…Belous said the first red flag came in March 2012, when he was approached by Assistant Superintendent Jennifer Martin to sign off on a number of grant expenditures for his building.
“I thought it strange that we never got an actual audit report… and that grants were done this way,” he said.
Belous was hired prior to the start of the 2011-12 academic year to lead YHS through a redesign and various other reforms. The high school was required to undergo a redesign after appearing on the state’s persistently lowest achieving schools list.
Belous began noticing “gross inequities” in how much money was dedicated to YHS per student compared with Ypsilanti New Tech per student, he said. Both schools serve students in grades 9-12, yet New Tech receives more resources from the district, Belous said.
Ypsilanti New Tech High School opened its doors in fall 2010 and follows a national model of project-based learning with an emphasis on technology.
Belous brought up the subject of spending inequities numerous times to Irvine, Jennifer Martin and Dedrick Martin, he said.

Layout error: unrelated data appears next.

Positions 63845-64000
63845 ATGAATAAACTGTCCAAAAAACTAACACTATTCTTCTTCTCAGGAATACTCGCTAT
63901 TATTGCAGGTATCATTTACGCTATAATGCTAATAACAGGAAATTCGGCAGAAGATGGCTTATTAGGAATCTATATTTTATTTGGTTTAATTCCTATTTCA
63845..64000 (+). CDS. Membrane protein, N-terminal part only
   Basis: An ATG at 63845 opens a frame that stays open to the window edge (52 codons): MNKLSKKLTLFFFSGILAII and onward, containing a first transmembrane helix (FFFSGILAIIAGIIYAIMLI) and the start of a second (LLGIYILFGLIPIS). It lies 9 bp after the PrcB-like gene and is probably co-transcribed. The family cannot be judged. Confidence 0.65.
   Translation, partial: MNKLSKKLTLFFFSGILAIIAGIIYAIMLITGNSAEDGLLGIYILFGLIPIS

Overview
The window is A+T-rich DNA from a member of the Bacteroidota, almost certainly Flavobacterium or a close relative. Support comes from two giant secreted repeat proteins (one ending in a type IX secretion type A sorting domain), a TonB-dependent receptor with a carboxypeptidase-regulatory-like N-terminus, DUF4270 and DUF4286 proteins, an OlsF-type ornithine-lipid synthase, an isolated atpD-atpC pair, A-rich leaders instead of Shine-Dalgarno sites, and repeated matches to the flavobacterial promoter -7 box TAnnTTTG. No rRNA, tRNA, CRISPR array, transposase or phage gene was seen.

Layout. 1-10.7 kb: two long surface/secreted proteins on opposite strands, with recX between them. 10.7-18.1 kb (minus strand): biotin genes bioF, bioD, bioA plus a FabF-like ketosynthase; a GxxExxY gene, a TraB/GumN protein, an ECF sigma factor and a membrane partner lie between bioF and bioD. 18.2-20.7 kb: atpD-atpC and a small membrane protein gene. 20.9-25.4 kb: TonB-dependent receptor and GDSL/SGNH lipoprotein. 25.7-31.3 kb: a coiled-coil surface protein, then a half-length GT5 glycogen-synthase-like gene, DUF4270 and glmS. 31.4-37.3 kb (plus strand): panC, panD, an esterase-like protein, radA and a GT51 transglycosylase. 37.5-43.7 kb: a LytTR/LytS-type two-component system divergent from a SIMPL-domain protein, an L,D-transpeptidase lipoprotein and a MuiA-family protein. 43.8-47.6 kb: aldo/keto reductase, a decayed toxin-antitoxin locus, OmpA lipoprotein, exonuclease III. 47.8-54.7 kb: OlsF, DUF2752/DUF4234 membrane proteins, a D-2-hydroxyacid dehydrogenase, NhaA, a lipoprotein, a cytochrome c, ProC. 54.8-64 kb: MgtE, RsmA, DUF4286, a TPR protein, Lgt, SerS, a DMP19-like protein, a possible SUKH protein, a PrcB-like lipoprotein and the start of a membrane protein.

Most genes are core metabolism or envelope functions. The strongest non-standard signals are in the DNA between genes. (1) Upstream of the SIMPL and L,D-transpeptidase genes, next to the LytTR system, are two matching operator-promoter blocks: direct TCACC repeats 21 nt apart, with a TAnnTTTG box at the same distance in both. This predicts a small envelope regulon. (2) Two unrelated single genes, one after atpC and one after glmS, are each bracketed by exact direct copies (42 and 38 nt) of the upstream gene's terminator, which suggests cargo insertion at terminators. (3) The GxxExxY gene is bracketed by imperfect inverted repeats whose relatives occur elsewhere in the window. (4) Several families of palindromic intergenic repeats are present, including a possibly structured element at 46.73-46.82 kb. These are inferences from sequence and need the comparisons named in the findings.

In September 2012, Belous noticed several expenditures in a grant summary that did not occur, he says. Belous claims he was told by more than one district administrator in September to stop talking about the district’s spending “if he cared about his career.”
Belous filed a formal complaint with the U.S. Department of Education regarding the district’s spending of Title 1, Title 2 and Title 31A grant dollars. Title 1 and Title 31A funding is provided primarily to help school districts supplement instruction and support services for at-risk and low-income or economically disadvantaged students. Title 2 provides funds for staff professional development to improve instructional quality….
When asked about this by AnnArbor.com, YPSD Executive Director of Human Resources Sharon Irvine said that officials hadn’t known, when they put Belous on administrative leave, that he had been looking into the district’s spending. (In the district’s defense, a representative with the U.S. Department of Education Office of Inspector General, when contacted by AnnArbor.com, said that, while they’d received the Belous complaint, they’d “closed the matter,” after looking into it. Furthermore, as I understand it, there were legitimate reasons to question Belous’s ability to lead. That doesn’t mean, however, that he might not have been correct about funding inequalities between Ypsilanti’s two high schools, misuse of funds, etc.)
And here’s where I need to choose my words carefully, so as not to unjustly accuse anyone of wrongdoing. As I mentioned above, I don’t like dealing in innuendo, especially when it’s third-hand, via an anonymous source, but, as this critically important decision is scheduled to be made tomorrow, which may well determine whether Ypsilanti has a viable public school system going forward, I don’t think I have any choice but to share it.